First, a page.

Monday, May 26, 2008

Photo-synthesis - the alpha and omega of human civilization

I heard a talk the other day from a biologist who thinks about how humanity can survive.

The problem challenging the race over the coming decades is access to earthy resources - especially energy. It is estimated by reasonably sober minds that when human population maxes out at roughly 9 billion people and if those 9 billion will attempt to enjoy current American standards of comfort and living, they will need 5 planet earths to support them with energy and raw materials.

Those additional 4 planet earths will not be there.

So, what is to be done?

This is the great challenge to sustainability of human civilization; global warming is just part of the problem.

Well, curiously enough, he said many of the most important natural inputs to human life come from photo-synthesis - from simple little plants absorbing solar energy and transmitting it to mother earth and all who live upon her.

Animal life traces its sustenance to plants. Something feeds on plants and other, usually bigger living things feed on plant eaters, and so on up the food chain.

Our main foods - vegetable, fruit, nuts, grains, meats - trace their origins to photo-synthesis.

Our natural fibers - cotton, wool, linen, silk - similarly come from energy provided by photo-synthesis. Our wood comes from photo-synthesis.

Our energy from hydro-carbons and most of our plastics come from photo-synthesis accomplished millions of years ago and kept in deposits of coal, oil and natural gas.

Thus, if we could but create our own massive processes of photo-synthesis to convert sunlight into the energy and substances we need for life, we could sustain foreseeable human civilization on just this single planet earth - perhaps.

shareholders - limited liability means limited moral standing

I was listening to a presentation last week from a colleague who practices corporate law with a Minneapolis law firm. He was giving an overview of corporate law to participants in our certification training program on stewardship for members of corporate boards. Something in the way he placed emphasis on an old chestnut about corporations triggered an excited thought as if I was seeing the subject for the first time.

Bryn's comment was simple: corporate law places the management of a corporation in the hands of the board, not in the hands of the shareholders.

This basic rule for me expeditiously resolved one of the most tenacious arguments in business ethics - that between the relative claims of shareholders and stakeholders for a preferred status in the business calculations of corporate managers. Shareholders, some argue, have exclusive priority while many who promote business ethics would give the nod to stakeholders, including shareholders as one set of those who depend on corporate performance for their wellbeing.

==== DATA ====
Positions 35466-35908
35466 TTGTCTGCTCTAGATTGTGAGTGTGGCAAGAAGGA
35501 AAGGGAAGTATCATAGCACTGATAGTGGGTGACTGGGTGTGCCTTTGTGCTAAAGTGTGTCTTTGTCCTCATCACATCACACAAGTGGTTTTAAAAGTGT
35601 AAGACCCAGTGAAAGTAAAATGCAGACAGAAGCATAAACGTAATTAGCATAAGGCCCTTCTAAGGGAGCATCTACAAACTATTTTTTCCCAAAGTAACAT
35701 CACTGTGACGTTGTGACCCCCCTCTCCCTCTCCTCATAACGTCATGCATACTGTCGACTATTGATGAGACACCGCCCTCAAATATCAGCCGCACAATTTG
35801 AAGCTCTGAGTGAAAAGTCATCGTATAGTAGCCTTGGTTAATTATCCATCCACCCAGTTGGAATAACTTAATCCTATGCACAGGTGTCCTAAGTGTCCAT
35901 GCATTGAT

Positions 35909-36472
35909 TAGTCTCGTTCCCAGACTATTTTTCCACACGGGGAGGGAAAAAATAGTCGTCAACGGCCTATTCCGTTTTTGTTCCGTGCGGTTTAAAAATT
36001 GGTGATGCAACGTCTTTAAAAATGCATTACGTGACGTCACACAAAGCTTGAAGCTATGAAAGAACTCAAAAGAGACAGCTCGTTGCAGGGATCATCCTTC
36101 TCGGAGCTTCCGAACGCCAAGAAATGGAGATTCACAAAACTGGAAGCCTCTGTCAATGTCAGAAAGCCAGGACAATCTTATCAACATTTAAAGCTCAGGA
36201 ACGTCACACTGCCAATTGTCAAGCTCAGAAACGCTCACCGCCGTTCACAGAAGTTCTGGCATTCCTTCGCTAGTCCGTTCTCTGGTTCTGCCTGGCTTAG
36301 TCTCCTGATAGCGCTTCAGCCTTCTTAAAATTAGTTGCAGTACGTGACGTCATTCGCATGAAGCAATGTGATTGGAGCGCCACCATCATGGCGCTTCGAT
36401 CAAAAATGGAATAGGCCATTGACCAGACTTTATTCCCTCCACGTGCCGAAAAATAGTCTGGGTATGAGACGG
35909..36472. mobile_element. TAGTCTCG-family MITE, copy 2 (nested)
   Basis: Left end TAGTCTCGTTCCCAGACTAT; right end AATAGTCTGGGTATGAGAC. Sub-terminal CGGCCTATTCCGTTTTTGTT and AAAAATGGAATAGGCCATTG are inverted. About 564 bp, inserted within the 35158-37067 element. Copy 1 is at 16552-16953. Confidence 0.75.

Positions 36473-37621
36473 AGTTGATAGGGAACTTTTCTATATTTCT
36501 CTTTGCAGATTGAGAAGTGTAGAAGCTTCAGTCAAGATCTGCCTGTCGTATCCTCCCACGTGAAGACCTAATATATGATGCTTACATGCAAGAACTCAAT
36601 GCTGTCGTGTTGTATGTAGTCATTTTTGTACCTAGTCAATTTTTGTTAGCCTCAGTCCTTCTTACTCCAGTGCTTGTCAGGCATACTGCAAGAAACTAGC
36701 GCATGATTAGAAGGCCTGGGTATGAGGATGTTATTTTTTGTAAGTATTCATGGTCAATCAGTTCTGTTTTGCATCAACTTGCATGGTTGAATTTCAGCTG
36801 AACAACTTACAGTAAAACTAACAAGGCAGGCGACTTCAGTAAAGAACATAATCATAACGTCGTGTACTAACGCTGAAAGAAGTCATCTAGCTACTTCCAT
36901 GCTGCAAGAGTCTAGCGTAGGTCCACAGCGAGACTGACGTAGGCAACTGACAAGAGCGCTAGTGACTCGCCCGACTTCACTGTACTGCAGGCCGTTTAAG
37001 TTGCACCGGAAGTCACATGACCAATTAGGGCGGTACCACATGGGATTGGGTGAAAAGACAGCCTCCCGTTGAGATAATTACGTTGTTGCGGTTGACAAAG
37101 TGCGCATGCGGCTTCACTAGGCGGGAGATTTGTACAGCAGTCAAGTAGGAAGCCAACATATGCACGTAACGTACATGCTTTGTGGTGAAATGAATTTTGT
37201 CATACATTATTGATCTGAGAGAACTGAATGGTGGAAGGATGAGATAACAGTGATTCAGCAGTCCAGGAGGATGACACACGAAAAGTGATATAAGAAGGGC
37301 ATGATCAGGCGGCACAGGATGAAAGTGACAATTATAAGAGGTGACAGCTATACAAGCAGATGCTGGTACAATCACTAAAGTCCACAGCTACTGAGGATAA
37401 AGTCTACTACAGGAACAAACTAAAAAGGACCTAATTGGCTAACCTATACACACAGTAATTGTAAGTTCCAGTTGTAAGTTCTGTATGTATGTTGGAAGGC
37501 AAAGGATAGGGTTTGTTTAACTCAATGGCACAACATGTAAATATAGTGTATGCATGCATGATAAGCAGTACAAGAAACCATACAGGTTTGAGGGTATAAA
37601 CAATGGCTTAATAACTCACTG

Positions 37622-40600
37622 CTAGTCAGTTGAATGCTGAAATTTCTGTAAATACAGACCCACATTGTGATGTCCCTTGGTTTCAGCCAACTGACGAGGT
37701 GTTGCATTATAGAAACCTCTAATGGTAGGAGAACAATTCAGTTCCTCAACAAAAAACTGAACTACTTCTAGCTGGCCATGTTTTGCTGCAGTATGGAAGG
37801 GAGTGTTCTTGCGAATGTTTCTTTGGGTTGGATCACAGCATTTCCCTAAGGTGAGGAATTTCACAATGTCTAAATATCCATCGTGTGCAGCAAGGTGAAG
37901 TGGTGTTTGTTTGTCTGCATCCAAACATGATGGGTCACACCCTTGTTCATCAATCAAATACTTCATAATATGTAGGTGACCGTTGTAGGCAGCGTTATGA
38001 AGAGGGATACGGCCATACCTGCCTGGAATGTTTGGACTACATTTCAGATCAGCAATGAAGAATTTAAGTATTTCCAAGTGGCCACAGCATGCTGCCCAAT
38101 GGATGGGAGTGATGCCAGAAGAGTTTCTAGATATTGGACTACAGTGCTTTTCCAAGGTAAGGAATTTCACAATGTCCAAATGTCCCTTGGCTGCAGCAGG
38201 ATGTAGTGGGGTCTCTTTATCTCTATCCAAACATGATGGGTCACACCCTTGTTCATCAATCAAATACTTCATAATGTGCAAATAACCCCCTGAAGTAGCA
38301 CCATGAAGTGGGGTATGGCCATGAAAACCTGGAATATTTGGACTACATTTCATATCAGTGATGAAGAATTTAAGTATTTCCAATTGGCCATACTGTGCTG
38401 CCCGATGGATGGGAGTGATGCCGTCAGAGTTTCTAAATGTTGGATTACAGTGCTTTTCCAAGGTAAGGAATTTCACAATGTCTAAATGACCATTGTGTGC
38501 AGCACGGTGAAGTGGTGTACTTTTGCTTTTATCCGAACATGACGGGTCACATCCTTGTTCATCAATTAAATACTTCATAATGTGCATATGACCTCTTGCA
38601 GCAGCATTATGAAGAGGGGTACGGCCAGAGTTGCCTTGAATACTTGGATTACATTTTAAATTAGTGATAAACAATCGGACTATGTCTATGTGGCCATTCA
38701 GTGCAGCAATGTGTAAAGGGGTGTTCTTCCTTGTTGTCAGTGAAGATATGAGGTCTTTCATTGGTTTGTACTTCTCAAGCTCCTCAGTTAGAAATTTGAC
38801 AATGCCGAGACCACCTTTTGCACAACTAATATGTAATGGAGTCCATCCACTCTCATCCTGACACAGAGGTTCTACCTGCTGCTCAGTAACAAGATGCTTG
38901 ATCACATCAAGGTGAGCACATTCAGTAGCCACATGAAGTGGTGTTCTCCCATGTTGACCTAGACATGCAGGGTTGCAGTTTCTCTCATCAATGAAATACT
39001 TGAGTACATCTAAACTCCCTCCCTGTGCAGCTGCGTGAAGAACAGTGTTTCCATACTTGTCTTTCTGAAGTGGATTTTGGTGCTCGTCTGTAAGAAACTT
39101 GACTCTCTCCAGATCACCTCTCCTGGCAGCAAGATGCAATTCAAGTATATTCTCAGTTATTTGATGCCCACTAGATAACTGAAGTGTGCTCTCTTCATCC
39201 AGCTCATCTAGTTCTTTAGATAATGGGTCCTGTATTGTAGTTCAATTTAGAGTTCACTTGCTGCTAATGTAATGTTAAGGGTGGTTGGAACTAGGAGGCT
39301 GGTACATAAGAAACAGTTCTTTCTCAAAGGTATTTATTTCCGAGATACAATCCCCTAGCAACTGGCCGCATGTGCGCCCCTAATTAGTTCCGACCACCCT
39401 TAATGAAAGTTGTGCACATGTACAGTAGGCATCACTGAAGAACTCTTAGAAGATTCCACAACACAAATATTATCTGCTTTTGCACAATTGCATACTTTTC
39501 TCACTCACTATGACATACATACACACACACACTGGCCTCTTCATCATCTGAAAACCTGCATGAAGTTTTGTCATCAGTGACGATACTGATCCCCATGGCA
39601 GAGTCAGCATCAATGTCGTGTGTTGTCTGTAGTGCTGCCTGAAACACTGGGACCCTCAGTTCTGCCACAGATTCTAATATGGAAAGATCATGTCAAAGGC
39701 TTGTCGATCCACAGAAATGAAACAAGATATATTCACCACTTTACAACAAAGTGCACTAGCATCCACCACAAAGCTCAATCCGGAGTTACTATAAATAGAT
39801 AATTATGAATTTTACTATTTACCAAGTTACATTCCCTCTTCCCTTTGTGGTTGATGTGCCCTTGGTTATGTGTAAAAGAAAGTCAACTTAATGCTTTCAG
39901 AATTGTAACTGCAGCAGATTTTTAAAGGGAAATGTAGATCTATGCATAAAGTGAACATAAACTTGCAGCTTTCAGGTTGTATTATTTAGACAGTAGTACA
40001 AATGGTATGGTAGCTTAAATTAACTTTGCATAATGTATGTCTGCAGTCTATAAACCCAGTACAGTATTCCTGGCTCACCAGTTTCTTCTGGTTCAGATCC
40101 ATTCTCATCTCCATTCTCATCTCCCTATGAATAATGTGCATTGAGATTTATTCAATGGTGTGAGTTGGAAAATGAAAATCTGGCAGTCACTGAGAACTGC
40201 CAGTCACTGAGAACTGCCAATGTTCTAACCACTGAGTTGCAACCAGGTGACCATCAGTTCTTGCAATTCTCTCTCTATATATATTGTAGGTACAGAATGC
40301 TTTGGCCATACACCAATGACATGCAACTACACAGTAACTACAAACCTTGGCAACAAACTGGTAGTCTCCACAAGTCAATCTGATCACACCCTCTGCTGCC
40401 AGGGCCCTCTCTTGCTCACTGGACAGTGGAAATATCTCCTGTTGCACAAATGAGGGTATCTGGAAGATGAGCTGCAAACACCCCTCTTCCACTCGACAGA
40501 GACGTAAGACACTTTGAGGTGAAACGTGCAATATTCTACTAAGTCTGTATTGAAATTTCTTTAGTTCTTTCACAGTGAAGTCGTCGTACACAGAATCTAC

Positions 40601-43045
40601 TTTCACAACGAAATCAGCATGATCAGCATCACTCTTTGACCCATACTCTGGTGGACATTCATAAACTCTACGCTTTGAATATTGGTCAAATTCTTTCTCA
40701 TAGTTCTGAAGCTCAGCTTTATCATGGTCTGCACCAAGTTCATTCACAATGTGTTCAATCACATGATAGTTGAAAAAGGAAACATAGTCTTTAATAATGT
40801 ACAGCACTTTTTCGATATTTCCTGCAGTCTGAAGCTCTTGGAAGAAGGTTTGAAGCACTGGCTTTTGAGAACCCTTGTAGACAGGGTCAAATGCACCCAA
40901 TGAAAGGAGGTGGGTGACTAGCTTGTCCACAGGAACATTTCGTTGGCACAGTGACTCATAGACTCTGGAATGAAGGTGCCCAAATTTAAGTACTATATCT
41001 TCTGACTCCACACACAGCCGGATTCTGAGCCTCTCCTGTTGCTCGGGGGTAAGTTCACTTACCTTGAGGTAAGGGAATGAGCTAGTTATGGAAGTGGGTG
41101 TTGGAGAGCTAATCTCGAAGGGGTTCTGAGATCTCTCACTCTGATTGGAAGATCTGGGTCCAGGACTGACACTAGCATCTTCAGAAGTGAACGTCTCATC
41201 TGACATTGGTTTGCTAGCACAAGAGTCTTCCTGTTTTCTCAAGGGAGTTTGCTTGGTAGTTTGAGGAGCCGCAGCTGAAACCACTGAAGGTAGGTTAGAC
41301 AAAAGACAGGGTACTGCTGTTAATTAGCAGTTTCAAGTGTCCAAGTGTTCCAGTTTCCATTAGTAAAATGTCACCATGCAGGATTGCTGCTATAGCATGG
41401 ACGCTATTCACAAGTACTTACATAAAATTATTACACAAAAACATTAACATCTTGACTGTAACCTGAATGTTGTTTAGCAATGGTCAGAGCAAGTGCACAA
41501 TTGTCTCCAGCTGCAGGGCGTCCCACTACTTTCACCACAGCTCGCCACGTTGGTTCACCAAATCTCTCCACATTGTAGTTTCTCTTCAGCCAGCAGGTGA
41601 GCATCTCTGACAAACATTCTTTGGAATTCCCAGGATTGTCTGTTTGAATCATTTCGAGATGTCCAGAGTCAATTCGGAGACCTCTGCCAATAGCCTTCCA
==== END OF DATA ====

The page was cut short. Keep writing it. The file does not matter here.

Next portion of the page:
The justification for giving preference to shareholders is that they are the "owners" of the corporation and as such have rights to full concern and attention of those who work for them. Stakeholders, on the other hand, it is pointed out are not owners but stand outside the structure of corporate power and decision-making.

Now, the fact that management of a corporation is given to the board and not the shareholders makes all the difference in this argument. Management is the prerogative of owners. It is the heart and soul of the powers of dominion that owners are given under the law. A fully empowered owner can do anything he or she pleases with property under ownership - even to the point of destroying or abusing or wasting it for no good reason.

If shareholders can't be such owners, then they are a limited kind of owner with expectations of exercising dominion less than those held by "real" owners.

Shareholders are not given rights of full ownership in a corporation; there are limits to their risk exposure. They enjoy limited liability - not full liability for the losses of the corporation, but only financial sacrifices up to the amount of their investment in the stock.

Their limited liability is balanced by limited rights and powers. Full liability as in a sole proprietorship comes with full rights of dominion. Gaining an advantage in having one's liability limited by the law is offset by having to sacrifice before the law advantages in one's ability to exercise power and dominion.

Shareholder rights are set by their contract with the corporation. They do not have rights of management.

Thus when it is argued on their behalf that they have priority over other stakeholders, we should cautiously think about the scope and expanse of such priority. They do not carry full risk of business failure; their corresponding claim to fortune should therefore be a modest one.

If they don't manage, they shouldn't ask for the deference that goes to those who are in the arena running all the risks and carrying all the burdens of success.

Shareholders do have a claim on the corporation, but not an extreme one. Their claims are as limited as their are powers of management and liabilities.